Comparing AI-Derived Signals and TechTarget’s Directly Observed Intent Data

Steve Niemiec
Steve Niemiec

Chief Revenue Officer

AI vs. purchase intentWith something like 10,000 RevTech solutions out there, it’s become super hard to understand who really does what, and most importantly, whether or not what is being said really stands to help you deliver substantive value to your company at the end of the day. At TechTarget, we realize that while there’s very little real mystery in what we do, there’s absolutely magic in how it impacts our clients’ results. Toward helping you and ourselves navigate through the functionality fog that, at times, threatens to obscure what’s really necessary to make steady progress, we’ve put together a series of pieces that examine recent claims and present our case for a more transparent and pragmatic way to understand the issues involved.

Claims of “the best AI in the business”

According to McKinsey’s latest research The State of AI in 2021, B2B marketing is not even among the top 10 use-cases for AI today across the 8 functions they surveyed. Drilling into the Sales and Marketing functions specifically, the top two use-cases for AI are Customer Service Analytics and Customer Segmentation, with only 17% and 16% of all companies surveyed attempting to apply AI to their work. To us this raises the question of why, in fact, are RevTech companies actually touting AI, when the experts are only just beginning to find any use for it, and the cases are largely from the high-volume, high-cost or high-transaction worlds of customer service and consumer products? We believe that vendors are touting AI for two simple reasons: Because it makes them sound smart and because it is difficult for potential customers to inspect. We don’t believe that in the ways it is currently deployed with respect to contact identification, that AI can deliver substantive value to our customers in comparison to other more transparent methods.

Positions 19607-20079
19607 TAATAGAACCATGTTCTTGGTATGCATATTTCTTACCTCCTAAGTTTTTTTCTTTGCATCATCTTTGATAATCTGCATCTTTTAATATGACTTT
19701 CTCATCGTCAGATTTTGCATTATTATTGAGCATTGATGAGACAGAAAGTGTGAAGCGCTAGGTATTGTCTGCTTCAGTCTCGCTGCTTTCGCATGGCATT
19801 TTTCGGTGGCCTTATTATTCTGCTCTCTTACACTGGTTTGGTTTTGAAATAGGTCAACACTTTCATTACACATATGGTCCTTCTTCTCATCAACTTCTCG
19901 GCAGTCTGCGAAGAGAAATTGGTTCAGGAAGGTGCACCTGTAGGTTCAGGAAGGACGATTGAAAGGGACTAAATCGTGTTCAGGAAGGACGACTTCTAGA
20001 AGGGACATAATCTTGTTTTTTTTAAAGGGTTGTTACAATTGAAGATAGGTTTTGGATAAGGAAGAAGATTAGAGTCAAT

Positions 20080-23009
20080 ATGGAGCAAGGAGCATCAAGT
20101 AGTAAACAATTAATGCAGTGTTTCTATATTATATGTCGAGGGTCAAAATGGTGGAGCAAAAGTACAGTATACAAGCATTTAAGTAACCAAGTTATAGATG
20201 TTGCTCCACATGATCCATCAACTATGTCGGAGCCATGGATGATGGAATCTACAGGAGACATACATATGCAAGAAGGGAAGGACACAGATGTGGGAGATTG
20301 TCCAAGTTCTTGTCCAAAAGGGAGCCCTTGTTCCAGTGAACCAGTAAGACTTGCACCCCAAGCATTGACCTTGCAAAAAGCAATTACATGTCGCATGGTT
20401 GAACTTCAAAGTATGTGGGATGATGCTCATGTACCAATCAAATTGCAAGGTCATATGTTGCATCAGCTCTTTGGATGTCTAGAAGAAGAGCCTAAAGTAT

What they’re saying, trying to claim, and hoping that you will accept.

The claim of having the best AI in the business is easy to make because none of us have any way to evaluate it. The question you should be asking is: what is this AI good at? And how can I determine that it’s better than other methods?

What data are they using for this in the first place? Importantly, AI requires a relevant data set to run on. For our purposes, that means one that must necessarily include connection between people and behaviors. If a vendor doesn’t have such information, they have to get it from you to run their models. But as recent history has shown, modeling B2B clients’ first party data yields very little, if any lift (the companies that tried to build a business around this have all either been absorbed by others with more successful business models, or they have added potentially more impactful capabilities to their portfolios).

So what’s going on here? Like everyone, an “AI-powered” offering can scrape ‘open’ (and therefore low-value) domains from the internet, or they can buy data from sites willing to sell it to them, (which begs the question why a site would do this. We think, frankly, it’s because it’s weak in the first place and that these are sites that have difficulty monetizing it on their own due to quality or scale issues).

Black boxes that you can’t see into to evaluate for yourself

The theory seems to be that they’ll pick up enough of this low-ranking, low-quality traffic, put it all together using a data lake, analyze it with an AI model, and make a pretty good guess at what you should prioritize. But these super weak signals that they are aggregating are commonly wrong with respect to the existence of demand, because they start from a very weak inference in the first place – an inference that often uses only a general topic key word as the connection between a search and your solution. And furthermore, such signals aren’t additive – in data, just as in mortgage-backed securities (you do remember 2008 still don’t you), two weak things can’t be added together to make a strong.